The adaptation is a wonderful place, where new ideas can frolic without having to worry about fitting into the canon. However, sometimes an idea is so interesting that the people who create the canon decide it deserves to be included.
Thus, we have the canon immigrant, who is a character created and nurtured in another medium and, eventually, imported back into the original. Note that, often, surface details are brought in to play off a new movie or TV series; this isn’t that. Rather, it’s usually a completely new character, who over time becomes more and more popular with the fandom, often filling some niche that was never quite complete before. As a recurring trend, these tend to be female characters (likely to be “spunky”) who serve to break up an otherwise male Rogues Gallery or ally contingent.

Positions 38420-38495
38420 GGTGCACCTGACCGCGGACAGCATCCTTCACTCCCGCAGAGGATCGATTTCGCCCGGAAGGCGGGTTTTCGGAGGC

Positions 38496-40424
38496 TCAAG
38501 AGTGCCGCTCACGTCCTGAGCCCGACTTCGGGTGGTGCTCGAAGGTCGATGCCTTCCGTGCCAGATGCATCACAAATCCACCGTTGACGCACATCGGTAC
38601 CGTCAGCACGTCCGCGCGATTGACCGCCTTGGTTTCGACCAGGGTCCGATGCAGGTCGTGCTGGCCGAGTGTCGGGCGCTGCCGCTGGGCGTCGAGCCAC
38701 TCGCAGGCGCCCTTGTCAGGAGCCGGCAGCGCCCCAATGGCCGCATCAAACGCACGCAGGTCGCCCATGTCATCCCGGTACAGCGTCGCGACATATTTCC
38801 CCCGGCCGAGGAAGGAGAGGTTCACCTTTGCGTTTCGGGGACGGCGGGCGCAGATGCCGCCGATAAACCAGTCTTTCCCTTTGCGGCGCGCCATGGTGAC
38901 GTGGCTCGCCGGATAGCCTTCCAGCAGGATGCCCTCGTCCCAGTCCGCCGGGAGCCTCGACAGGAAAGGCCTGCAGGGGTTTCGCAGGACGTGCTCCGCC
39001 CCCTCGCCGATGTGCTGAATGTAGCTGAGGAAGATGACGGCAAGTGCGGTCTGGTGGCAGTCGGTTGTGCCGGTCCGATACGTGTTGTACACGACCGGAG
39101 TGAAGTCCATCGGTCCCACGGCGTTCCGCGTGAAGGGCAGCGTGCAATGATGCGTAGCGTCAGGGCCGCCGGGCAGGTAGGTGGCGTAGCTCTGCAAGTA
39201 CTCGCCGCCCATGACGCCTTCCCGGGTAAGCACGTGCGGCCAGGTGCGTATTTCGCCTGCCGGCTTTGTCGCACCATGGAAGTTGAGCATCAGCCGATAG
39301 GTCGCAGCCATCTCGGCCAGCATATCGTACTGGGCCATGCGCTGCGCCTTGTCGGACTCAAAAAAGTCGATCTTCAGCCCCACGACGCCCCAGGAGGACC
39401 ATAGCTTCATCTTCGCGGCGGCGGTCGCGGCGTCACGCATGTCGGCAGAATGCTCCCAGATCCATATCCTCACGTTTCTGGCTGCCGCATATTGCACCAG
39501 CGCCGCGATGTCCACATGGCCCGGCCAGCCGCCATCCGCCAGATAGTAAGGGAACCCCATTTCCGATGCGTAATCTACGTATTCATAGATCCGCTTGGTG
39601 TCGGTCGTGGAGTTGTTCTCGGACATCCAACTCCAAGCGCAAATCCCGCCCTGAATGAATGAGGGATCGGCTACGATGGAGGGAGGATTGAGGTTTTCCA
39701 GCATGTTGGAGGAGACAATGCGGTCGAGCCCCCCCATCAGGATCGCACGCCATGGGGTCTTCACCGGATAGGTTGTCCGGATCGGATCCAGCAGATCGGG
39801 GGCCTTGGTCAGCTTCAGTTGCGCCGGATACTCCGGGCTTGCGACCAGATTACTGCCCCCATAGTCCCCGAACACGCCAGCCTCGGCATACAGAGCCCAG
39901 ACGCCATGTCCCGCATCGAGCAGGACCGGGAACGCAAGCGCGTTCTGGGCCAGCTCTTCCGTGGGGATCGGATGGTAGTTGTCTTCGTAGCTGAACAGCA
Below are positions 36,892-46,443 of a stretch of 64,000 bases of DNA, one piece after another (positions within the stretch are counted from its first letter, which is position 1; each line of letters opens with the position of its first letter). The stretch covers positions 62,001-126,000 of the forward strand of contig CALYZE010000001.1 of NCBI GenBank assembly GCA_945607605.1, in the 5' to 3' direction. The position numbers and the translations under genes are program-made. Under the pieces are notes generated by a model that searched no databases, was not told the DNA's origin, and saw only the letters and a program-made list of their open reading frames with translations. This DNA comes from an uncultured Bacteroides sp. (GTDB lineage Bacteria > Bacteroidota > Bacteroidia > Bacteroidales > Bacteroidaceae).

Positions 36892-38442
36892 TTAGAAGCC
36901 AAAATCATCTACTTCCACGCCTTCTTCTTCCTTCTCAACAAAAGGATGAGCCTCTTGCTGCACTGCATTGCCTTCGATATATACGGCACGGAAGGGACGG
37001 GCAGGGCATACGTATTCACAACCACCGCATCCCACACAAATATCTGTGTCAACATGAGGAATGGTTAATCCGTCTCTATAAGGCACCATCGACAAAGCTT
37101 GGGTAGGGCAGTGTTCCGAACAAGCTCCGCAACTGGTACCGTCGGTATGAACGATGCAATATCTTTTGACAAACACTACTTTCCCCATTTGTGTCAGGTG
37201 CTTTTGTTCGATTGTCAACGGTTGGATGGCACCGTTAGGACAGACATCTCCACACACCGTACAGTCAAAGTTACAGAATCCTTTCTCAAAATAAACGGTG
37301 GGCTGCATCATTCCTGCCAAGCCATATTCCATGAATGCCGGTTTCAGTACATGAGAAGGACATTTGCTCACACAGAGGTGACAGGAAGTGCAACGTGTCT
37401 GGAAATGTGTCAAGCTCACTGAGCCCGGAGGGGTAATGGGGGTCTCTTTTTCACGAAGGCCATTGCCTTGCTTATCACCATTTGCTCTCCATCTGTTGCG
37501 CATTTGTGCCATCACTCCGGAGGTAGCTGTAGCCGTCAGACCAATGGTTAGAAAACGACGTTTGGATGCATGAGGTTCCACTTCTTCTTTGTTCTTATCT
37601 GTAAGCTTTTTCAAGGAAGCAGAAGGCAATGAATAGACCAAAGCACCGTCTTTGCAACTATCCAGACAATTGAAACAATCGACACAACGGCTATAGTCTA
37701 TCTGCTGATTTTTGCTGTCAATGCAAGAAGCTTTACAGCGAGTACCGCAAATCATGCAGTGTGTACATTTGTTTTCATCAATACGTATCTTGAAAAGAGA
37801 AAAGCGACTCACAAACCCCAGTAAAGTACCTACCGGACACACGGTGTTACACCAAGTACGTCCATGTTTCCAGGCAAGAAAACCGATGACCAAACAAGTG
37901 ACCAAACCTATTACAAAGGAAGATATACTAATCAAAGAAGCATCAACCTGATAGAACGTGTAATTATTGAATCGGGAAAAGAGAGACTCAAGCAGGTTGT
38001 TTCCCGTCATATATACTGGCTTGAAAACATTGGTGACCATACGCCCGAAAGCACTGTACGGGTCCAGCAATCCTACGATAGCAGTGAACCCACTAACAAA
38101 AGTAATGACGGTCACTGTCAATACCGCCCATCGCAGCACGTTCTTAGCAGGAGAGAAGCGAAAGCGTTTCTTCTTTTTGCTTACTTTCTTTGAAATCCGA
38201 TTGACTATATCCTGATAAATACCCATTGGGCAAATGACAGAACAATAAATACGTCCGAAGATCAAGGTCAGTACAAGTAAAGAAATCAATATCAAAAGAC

If they’re successful enough, they’ll be included in new entries in the expanded universe, cross-pollinating concepts. Canon immigrants are often part of an adaptation distillation, and the new, canonical version usually has extra details to tie them into the more complex backstory of the original.
One should always be aware of the Canon Rule of Cherrypicking and Broad Strokes: the fact that one or two elements from an Alternate Continuity or expanded universe have made their way into canon does not make the rest of the alternate continuity or expanded universe canon, as a whole.
A character is more likely to become a canon immigrant, and be embraced as such, if they are a God-Created Canon Foreigner.
This applies exclusively to characters or concepts who make the move from adaptation to original material. When dealing with alterations to existing canon that ends up changing the original material, see Ret-Canon.
This is what every Canon Foreigner strives to be.